REVIEW – Espresso coffee is a rich full-bodied drink made by forcing water over coffee grinds under high pressure. Preparing the coffee usually requires a large and expensive machine to build sufficient pressure. In contrast, the Nanopresso by Wacaco is small and relatively inexpensive espresso machine but provides up to 18 bar of pressure. Read on to see what I think!
What is it?
The Nanopresso is a hand-powered espresso machine that uses a piston pump to pressurize water against coffee grinds. The base model comes with everything you need to brew your own grinds. Additional features include an attachment to brew Nescafé Nespresso pods, an attachment to brew a double shot, and an attachment to carry hot water in a vacuum insulated reservoir prior to brewing. Because the Nanopresso is compact and does not require electricity for operation, it can be used at home, while traveling, and even at the campground. What you do with the espresso after it is brewed is your choice; Espresso can be enjoyed as a shot, or combined with milk or chocolate or both to create caffè latte, cappuccino, caffè macchiato, caffè mocha, flat white, or caffè Americano.
What’s in the box?
The Nanopresso espresso machine comes with the following:
built-in espresso cup
multi-language instruction book
I was also sent an adapter for Nescafe espresso pods. This box comes with:
instruction book (English and Chinese)
Design and features
The Nanopresso has the following characteristics:
|Dimension||156x71x62 mm||6.14×2.8×2.44 in|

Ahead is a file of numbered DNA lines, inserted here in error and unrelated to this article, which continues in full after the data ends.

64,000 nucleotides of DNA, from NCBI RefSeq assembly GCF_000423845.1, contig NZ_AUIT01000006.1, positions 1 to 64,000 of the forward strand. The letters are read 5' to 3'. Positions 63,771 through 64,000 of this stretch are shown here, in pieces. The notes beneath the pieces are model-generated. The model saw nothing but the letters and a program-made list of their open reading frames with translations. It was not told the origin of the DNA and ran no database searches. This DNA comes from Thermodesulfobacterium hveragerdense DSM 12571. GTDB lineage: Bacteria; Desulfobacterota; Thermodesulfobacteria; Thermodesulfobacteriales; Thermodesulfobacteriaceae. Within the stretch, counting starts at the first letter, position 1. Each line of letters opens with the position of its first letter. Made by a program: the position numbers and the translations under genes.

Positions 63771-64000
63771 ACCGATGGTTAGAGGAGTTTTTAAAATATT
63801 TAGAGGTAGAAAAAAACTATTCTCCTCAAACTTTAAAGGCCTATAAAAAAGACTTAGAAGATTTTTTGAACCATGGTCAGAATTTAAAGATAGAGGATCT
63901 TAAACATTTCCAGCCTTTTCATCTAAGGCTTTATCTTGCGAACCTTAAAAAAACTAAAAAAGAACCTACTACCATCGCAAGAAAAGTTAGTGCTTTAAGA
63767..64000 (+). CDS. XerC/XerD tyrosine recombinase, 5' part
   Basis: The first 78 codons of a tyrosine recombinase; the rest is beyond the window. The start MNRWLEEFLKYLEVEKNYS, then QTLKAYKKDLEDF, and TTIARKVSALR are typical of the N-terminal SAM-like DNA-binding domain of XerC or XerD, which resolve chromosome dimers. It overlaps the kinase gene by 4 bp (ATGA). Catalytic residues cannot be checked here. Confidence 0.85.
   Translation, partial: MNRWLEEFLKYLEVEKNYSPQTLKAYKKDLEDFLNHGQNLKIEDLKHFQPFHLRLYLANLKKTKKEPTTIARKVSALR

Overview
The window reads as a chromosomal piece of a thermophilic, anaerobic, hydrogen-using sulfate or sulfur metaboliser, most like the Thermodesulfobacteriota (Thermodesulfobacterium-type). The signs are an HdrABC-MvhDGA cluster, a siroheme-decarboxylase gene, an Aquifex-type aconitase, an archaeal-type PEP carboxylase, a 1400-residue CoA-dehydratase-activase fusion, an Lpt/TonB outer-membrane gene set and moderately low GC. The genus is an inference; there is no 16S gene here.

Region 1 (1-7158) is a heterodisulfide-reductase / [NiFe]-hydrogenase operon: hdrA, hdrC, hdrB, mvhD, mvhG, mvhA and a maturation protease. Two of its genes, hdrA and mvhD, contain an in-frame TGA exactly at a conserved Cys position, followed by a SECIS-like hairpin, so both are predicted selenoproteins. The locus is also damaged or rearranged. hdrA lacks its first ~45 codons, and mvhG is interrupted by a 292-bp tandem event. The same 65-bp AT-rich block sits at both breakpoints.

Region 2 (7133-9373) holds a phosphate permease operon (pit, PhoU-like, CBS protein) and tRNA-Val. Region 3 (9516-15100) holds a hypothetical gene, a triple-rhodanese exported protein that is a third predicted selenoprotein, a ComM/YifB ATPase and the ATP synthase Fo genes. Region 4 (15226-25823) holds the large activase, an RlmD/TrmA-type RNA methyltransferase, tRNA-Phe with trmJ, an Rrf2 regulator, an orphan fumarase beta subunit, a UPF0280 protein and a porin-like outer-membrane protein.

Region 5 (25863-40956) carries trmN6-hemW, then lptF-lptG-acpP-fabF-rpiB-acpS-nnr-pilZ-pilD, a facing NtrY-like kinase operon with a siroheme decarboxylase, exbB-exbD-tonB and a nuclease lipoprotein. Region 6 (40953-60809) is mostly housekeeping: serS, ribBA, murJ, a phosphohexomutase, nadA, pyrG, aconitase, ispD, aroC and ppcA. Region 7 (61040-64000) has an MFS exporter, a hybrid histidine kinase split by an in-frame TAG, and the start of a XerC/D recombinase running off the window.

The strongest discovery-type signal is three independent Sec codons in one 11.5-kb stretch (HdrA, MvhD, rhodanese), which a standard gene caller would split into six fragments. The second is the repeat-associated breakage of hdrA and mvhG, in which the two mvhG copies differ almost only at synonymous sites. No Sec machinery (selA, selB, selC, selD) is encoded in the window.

|Weight||336 g||0.74 lb|
|Water capacity||80 ml||2.70 fl oz|
|Ground capacity||8 g||0.28 oz|
|Max. pressure||18 bar||261 psi|
The technical parameters outlined by the Italian Espresso National Institute for making a “certified Italian espresso” are:
|Portion of ground coffee||7 ± 0.5 g (0.25 ± 0.02 oz)|
|Exit temperature of water from unit||88 ± 2 °C (190 ± 4 °F)|
|Temperature in cup||67 ± 3 °C (153 ± 5 °F)|
|Entry water pressure||9 ± 1 bar (131 ± 15 psi)|
|Percolation time||25 ± 5 seconds|
|Volume in cup (including crema)||25 ± 2.5 ml (0.85 ± 0.08 US fl oz)|
The fact that the characteristics of the Nanopresso do not fall within the exact ranges of the “certified Italian espresso” does not diminish my opinion of the gadget. These parameters may have been established and promulgated by persons who own rights to espresso machines with these exact specifications. Also, note that the portion of ground coffee is very close and while the Nanopresso can operate up to 18 bar it may produce coffee at lower pressures.
The NS Adaptor allows the Nanopresso espresso machine to use Nescafé espresso pods to prepare espresso. The advantage of using capsules is that the coffee is mechanically ground, measured, and tamped with higher precision than can typically be achieved by a casual user. A more uniform preparation of the grinds results in a more consistent espresso. Additionally, the pods are convenient, mess-free and easier to clean after use. I found that the pods require more hand pressure to brew, so this option may not be preferred if you feel pumping strength may be an issue.
The NS Adaptor has the following characteristics: